The Count of Monte Cristo (1998) Review
Whilst Edmond Dantès (Guillaume Depardieu) is enjoying his engagement celebrations, soldiers erupt into the courtyard with a royal mandate to arrest him. Believing it to be a simple mistake, Dantès leaves hoping that things will be cleared up when he meets with the judge. His faith in the judicial system do however prove to be ill-founded as the judge is also involved in a machination to have him suppressed at all costs. Locked up in the Château D'If without appearing in court, Dantès is left to die anonymously. After 18 years of hell, Dantès (now played by Gérard Depardieu) seizes a lucky twist of fate which gives him an opportunity to escape. Over the last two decades he has hatched an elaborate plan to exact punishment on those who stitched him up - but will he be able to survive the merciless sea surrounding his gaol?
As star-studded casts go, this comprises a fair collection of some of France's most prominent actors - although Depardieu is the sole household name, we get the mercurial presence of Jean Rochefort, Pierre Arditi and Jean-Claude Brialy mixed with a clutch of Italian actors (Ornella Mutti, Sergio Rubini) and much of the main casts offspring (Rochefort, Depardieu and Mutti all coerced their offspring into this). Quite how the producers managed to assemble them for a mere TV production albeit one backed by the might of TF1, France's richest channel, is beyond me. Although the cinematography is at times slightly unimaginative (probably due to time and budget restraints), Josée Dayan manages to get some very good performances from the cast - granted there's a few wooden moments but the drive given to the entire enterprise by Depardieu is hard to resist. The sets are well designed and large amounts of extras are used in many scenes to give the production values of a major production. The 19th century environment is faithfully rendered thanks to some clever use of existing locations and leaves you wondering where on earth do most productions squander their money?
Didier Decoin's adaptation of Dumas' classic adventure despite being obviously tailored to Depardieu's personality is wonderfully well written - for those who read the book, they will find a few notable differences between the two characters but aside from that minor issue, Decoin remains qute faithful to Dumas. With a running time nearing the 7 hours, the plot moves incredibly swiftly but still allows plenty of development for many of the sub-plots concocted by Dumas.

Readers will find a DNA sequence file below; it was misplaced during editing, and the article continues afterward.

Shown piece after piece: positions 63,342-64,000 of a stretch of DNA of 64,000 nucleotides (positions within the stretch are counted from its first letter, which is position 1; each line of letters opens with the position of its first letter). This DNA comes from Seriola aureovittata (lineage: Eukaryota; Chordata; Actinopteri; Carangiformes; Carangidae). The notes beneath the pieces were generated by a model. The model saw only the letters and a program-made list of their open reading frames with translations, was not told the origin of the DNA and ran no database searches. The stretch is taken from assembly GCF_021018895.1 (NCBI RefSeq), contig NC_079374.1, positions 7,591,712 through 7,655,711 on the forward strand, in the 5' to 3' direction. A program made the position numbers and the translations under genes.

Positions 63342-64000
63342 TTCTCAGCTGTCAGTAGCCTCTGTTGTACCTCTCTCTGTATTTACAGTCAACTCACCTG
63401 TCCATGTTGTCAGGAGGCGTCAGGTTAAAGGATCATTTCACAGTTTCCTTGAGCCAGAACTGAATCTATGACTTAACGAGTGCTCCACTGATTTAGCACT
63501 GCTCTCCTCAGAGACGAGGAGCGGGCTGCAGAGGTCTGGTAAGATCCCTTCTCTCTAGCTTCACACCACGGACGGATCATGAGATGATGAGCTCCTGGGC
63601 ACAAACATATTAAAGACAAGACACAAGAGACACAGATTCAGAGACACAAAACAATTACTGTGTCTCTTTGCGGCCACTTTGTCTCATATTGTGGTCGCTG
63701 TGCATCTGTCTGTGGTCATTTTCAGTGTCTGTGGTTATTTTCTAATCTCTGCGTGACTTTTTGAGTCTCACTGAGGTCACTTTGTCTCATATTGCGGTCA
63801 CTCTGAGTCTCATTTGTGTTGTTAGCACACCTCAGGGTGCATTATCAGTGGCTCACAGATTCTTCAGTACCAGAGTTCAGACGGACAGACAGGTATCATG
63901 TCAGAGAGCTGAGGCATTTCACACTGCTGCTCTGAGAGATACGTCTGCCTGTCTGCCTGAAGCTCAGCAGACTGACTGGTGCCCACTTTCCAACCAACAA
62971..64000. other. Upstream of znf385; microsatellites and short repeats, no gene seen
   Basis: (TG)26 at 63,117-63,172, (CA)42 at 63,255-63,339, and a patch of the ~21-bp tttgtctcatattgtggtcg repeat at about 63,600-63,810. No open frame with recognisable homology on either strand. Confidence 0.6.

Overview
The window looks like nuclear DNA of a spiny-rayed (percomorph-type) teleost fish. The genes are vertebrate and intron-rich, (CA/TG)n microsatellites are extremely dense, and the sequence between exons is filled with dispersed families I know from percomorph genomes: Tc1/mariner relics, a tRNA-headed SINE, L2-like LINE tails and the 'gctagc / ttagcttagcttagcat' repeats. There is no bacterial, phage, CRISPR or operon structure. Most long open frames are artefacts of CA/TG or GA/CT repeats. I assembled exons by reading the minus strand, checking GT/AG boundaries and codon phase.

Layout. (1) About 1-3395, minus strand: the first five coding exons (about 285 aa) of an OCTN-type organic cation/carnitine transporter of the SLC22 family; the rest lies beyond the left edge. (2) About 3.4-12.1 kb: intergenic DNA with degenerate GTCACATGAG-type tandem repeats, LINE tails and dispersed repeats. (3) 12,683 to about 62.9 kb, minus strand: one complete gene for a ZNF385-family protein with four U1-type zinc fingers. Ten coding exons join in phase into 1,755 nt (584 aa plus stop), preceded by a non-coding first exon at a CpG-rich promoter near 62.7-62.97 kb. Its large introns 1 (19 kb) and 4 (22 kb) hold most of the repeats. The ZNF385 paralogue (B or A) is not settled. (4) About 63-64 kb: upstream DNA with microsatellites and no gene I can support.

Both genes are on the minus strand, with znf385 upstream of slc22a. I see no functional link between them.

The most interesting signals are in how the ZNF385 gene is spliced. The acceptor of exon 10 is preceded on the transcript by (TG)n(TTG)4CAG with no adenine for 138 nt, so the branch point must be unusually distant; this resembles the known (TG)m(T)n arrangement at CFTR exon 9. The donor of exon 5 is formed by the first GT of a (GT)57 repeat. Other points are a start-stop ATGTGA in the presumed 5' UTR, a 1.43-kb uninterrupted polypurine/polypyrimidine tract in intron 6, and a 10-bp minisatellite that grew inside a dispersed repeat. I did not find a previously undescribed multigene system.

Unsurprisingly, the film was hugely successful both domestically and abroad - in large part, thanks to Depardieu's presence. Although by no means perfect, the film does manage to aptly tell a compelling story of betrayal and revenge without pandering too much to the obvious or getting bogged down despite the extended format.
The DVD:Coming in a nice boxset, Arrow had the excellent idea of including Dumas' novel with the film. A nice touch and a great read...
The image and the subtitles:The subtitles are sadly burnt into the image - this has slightly marred the transfer by adding JPEG style artefacting around them (see images for examples).The translation is however very good and misses out very little from the French. The transfer itself it sadly not anamorphic but is a pretty good effort - the luminosity and colours keep closely to the original and artefacting tends to be kept to minimal levels.
The sound:We get the original French 2.0 mix which is ample. The stereo is used quite effectively and although a 5.1 mix may have been nice, this is ample. The voices come through clearly and the music and sound effects are also mixed in at an adequate level. One major problem I had with the sound (although this was not Arrow's fault) is that some characters have obviously been dubbed over but rather badly - I remember noticing this when I first saw it on French TV so it's not a lip-synch problem. I suspect this is worsened if you've got fluent French so the gravity of this will vary from person to person - many probably won't ever notice it.
The menus:Pretty good - made up from snippets of the first episode, the soundtrack plays in the background. The rest of the menus follow the 19th century style and look all the better for it.
Extras:Arrow have included some production notes and Depardieu's and Mutti's filmographies. The production notes are quite detailed and well worth more than a cursory glance. Added to this we have the possibility of viewing the recaps that were shown at the beginning of the episodes (bar the first one) - it's nice they've included them without making them compulsory. Of course, the book is a bonus of sorts - and a very good one at that!
Conclusion:Despite the slight problems with the subtitling, this is a good release from Arrow given that the appeal of it will probably be limited. The film all in all is a good adaptation of a great book blessed with an extraordinary cast - well worth investigating...